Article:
Then another Corolla, bought used, and then yet another, also used, when she totaled the previous one while racing a stoplight.

After 19 years we parted company in 1995 and again I had no car. That’s when I bought my first-ever new, four-wheeled vehicle, a 1995 Ford Ranger, a pickup I kept five years until I moved to Mexico.

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Mexico

Here I purchased four new cars over 14 years. First, in 2000, a Chevy Pop, a sweet, little thing not sold in the United States. It was a Geo Metro clone with no AC or even a radio that we drove all the way to Atlanta and back in 2003. Then, in 2004, a Chevrolet Meriva, also not available in the United States. Then, in 2009, a Honda CR-V. Then, in 2014, we bought a Nissan March for my child bride.

We still own those last two, which brings me to the purpose of this post. What’s gonna come next? I have a system.

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My Honda CR-V has been the best car I’ve ever owned. Twelve years and not a single problem of any consequence. The thing runs like it did the day I drove it out of the dealership in the nearby capital city in early 2009. I’d never owned a Honda before.

Looking ahead to the day when I may need a new car due to an accident, robbery or an expense so high it’s better to just buy a new car, I like to have the next vehicle chosen. I would prefer another Honda, but the CR-Vs have doubled in price since 2009, and I won’t pay that.

I don’t have a job.

I turned to Kia, specifically the oddly named Soul — good reviews and, though I am quite tall, I can get in and out with ease. So that was my backup for a couple of years till I discovered its rather meager ground clearance, not good in a nation loaded with speed bumps.

Sticking with Kia, I turned to the Seltos, which only appeared on this side of the world relatively recently though it’s long been wildly popular in India. It was my top alternative till just a few days ago when I visited a dealership and sat in the HR-V, a relatively new addition to the Honda line that was upgraded this year. Wowzer!

The mid-model I like costs 403,900 pesos, which is about $20,000 U.S. right now, plus selling my CR-V would trim that down a bit. You cannot haggle at Mexican dealerships like you do above the border.

It’s not as large as the CR-V, but it’s large enough, plenty of headroom. And it’s a good deal less pricey than the CR-V.

It’s my new main man. But I need a reason to buy one aside from just wanting to, like a teenager. Maybe I should drive my current Honda into a tree because I don’t think it’s ever going to wear out.

It appears that when you buy a Honda, you have it for life.

The new Honda HR-V is not a Plymouth Savoy.

No free lunch

We can always count on John Stossel to put things in perspective. And you can always count on me to point out the rampant imbecilities that run amok these days among spoiled, clueless Americans.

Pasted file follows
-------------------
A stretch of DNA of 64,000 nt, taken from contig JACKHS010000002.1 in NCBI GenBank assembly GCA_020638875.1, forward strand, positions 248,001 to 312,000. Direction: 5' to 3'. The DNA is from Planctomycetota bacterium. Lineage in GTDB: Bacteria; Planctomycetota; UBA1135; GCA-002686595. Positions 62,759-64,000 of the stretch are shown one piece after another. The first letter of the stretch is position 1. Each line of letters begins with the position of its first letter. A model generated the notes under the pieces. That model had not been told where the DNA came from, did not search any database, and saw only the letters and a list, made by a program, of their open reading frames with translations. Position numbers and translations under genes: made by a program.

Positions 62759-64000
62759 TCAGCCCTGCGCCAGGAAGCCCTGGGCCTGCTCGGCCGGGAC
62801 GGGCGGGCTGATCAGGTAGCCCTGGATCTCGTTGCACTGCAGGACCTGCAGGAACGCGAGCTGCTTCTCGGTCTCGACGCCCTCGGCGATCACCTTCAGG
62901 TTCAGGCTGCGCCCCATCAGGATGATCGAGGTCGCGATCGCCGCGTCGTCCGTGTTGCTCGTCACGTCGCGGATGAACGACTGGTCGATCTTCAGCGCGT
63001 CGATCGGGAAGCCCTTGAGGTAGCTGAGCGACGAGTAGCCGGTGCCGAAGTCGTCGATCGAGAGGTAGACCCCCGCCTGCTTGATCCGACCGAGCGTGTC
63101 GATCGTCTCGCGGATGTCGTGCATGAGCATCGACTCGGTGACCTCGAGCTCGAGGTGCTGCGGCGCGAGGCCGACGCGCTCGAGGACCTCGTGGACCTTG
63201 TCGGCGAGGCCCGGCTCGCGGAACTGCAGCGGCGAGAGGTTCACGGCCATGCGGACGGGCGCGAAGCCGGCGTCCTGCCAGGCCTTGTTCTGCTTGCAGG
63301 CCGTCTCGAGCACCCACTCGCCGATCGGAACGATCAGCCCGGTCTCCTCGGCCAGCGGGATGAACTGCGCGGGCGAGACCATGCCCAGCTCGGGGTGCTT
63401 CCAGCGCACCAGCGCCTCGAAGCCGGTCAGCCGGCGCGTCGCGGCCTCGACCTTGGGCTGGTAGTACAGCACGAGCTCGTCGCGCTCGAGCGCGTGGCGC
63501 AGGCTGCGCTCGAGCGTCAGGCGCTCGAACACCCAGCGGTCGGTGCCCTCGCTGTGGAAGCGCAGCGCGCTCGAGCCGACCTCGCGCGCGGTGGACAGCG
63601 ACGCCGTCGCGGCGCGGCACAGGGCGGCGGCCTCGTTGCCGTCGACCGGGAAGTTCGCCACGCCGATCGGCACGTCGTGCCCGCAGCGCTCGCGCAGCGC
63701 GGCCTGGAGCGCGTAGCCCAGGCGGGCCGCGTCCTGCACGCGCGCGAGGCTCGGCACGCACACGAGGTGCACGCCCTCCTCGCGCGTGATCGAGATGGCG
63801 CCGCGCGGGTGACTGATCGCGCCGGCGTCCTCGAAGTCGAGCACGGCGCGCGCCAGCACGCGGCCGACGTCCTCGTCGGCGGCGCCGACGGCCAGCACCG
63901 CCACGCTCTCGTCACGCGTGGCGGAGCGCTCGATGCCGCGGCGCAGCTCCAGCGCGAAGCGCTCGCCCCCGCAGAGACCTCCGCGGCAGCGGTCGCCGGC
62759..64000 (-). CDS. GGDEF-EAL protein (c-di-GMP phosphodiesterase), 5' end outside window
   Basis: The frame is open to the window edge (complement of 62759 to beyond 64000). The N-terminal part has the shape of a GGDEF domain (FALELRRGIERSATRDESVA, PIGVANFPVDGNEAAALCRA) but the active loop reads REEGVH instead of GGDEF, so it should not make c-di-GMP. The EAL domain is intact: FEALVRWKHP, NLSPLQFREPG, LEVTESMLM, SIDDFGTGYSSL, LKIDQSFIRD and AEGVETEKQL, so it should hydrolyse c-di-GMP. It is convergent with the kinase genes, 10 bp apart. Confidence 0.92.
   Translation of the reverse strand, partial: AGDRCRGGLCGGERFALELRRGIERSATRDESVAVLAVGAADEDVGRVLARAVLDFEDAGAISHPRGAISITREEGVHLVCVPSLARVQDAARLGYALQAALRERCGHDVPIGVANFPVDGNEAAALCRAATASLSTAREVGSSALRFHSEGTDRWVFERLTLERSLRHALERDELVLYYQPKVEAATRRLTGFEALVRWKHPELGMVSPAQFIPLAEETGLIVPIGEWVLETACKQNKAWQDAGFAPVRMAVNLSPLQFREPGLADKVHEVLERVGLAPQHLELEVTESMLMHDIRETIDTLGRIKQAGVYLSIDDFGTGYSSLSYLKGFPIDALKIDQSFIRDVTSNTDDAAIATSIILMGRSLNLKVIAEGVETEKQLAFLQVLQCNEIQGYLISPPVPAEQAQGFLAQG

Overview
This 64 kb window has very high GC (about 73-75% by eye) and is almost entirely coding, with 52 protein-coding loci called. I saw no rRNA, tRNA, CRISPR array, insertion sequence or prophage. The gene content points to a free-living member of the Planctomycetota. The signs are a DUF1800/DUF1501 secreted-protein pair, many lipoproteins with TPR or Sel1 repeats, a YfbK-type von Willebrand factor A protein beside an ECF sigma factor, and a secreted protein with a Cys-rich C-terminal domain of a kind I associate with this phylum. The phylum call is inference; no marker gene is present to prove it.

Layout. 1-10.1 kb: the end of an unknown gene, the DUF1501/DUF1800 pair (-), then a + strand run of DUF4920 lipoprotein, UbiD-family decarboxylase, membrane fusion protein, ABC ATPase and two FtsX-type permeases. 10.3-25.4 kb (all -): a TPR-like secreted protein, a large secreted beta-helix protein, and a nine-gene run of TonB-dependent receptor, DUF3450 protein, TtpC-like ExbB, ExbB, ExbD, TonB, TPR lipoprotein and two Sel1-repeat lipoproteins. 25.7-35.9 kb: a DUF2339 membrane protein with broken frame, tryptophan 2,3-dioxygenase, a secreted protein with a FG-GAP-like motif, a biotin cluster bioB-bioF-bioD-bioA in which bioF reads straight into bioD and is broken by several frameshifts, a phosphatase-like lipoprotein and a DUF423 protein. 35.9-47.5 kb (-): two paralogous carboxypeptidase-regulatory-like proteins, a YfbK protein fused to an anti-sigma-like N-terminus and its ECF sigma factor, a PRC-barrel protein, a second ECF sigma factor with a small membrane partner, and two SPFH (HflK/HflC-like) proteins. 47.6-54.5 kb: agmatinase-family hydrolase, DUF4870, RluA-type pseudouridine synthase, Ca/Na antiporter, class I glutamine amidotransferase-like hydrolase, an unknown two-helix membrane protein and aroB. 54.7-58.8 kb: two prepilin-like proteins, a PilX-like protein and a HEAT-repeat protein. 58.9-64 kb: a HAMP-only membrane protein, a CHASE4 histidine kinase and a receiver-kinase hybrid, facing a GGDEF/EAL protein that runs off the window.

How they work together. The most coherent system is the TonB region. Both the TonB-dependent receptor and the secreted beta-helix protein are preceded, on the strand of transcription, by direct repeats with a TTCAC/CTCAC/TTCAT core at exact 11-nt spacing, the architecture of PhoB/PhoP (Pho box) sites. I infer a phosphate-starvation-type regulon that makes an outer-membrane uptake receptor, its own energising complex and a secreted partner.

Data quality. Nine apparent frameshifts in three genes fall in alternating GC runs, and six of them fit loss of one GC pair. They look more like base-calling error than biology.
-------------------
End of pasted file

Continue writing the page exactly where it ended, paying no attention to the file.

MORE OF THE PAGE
In this video Stossel showcases Americans who think that loans do not need to be repaid, but those loans — especially government-guaranteed tuition loans — often are paid by blue-collar workers who have no choice in the matter.

I have been a blue-collar worker. I enjoyed it. I might still be one had I not been stymied by unions. I left the newspaper game in the early 1980s. I went to a trade school and studied electrical construction technology. I have an Associate Degree in that.

I worked for a while in commercial construction, helping build a massive Schwegmann’s supermarket in Metairie, Louisiana.

But I was less interested in commercial construction than in residential work, an area mostly controlled by the electricians’ union in New Orleans. In order to reduce competition, the union blocked new membership to anyone over 25 years old. I was in my early 30s at the time. I am not a fan of unions. I returned to newspapering.

Blue-collar workers should not be forced to finance university degrees for others, especially these days when universities are leftist indoctrination centers, and students build massive debt to get silly degrees.

This works.
This doesn’t.

Mind Control

Let’s move on to another subject. Let’s look at face masks. Here we have two examples. The one on the left is virus control. The one on the right is mind control.

Do what we say!

I wear neither voluntarily. I don’t need the one on the left, but I sport the one on the right when I have to enter a store that requires it, as many hereabouts still do.

In my town, I am constantly surprised and disappointed at the YUGE percentage of the population that wears masks, especially where it simply makes no sense whatsoever, such as driving alone in a car or walking alone in the open air down a sidewalk. The people who do those things have lost their ability to think rationally.

They have lost their minds.


(Note: I ate my first raw oyster in a Schwegmann’s supermarket bar. Yes, Schwegmann’s stores often included bars. It was a sweltering summer afternoon, and I was sitting solo on a barstool at the Schwegmann’s on Airline Highway in Metairie. After more than a few cold Dixie beers, I ordered a dozen raw oysters out of curiosity. I was hooked.)